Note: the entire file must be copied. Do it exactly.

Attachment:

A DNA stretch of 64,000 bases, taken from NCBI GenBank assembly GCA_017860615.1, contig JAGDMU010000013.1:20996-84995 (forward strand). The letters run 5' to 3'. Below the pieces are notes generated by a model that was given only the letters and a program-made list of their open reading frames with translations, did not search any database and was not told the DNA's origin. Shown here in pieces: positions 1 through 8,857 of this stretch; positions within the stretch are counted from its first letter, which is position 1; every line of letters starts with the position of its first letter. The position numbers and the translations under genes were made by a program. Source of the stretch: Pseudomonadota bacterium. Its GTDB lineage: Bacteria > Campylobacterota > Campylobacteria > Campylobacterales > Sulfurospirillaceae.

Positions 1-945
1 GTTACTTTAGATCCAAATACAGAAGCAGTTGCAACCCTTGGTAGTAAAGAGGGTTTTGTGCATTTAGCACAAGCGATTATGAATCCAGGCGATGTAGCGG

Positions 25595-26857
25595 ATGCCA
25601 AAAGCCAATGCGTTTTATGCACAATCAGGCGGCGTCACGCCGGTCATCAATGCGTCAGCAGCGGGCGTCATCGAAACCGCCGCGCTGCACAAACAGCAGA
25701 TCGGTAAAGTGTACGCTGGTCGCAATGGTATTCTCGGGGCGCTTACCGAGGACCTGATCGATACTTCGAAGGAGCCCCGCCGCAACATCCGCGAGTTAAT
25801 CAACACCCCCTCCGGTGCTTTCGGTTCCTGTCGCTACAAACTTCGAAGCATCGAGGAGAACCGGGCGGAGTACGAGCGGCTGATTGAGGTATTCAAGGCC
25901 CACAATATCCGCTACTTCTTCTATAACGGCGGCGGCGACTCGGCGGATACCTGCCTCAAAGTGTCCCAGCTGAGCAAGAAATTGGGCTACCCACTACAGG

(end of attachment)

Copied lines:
A DNA stretch of 64,000 bases, taken from NCBI GenBank assembly GCA_017860615.1, contig JAGDMU010000013.1:20996-84995 (forward strand). The letters run 5' to 3'. Below the pieces are notes generated by a model that was given only the letters and a program-made list of their open reading frames with translations, did not search any database and was not told the DNA's origin. Shown here in pieces: positions 1 through 8,857 of this stretch; positions within the stretch are counted from its first letter, which is position 1; every line of letters starts with the position of its first letter. The position numbers and the translations under genes were made by a program. Source of the stretch: Pseudomonadota bacterium. Its GTDB lineage: Bacteria > Campylobacterota > Campylobacteria > Campylobacterales > Sulfurospirillaceae.

Positions 1-945
1 GTTACTTTAGATCCAAATACAGAAGCAGTTGCAACCCTTGGTAGTAAAGAGGGTTTTGTGCATTTAGCACAAGCGATTATGAATCCAGGCGATGTAGCGG

Positions 25595-26857
25595 ATGCCA
25601 AAAGCCAATGCGTTTTATGCACAATCAGGCGGCGTCACGCCGGTCATCAATGCGTCAGCAGCGGGCGTCATCGAAACCGCCGCGCTGCACAAACAGCAGA
25701 TCGGTAAAGTGTACGCTGGTCGCAATGGTATTCTCGGGGCGCTTACCGAGGACCTGATCGATACTTCGAAGGAGCCCCGCCGCAACATCCGCGAGTTAAT
25801 CAACACCCCCTCCGGTGCTTTCGGTTCCTGTCGCTACAAACTTCGAAGCATCGAGGAGAACCGGGCGGAGTACGAGCGGCTGATTGAGGTATTCAAGGCC
25901 CACAATATCCGCTACTTCTTCTATAACGGCGGCGGCGACTCGGCGGATACCTGCCTCAAAGTGTCCCAGCTGAGCAAGAAATTGGGCTACCCACTACAGG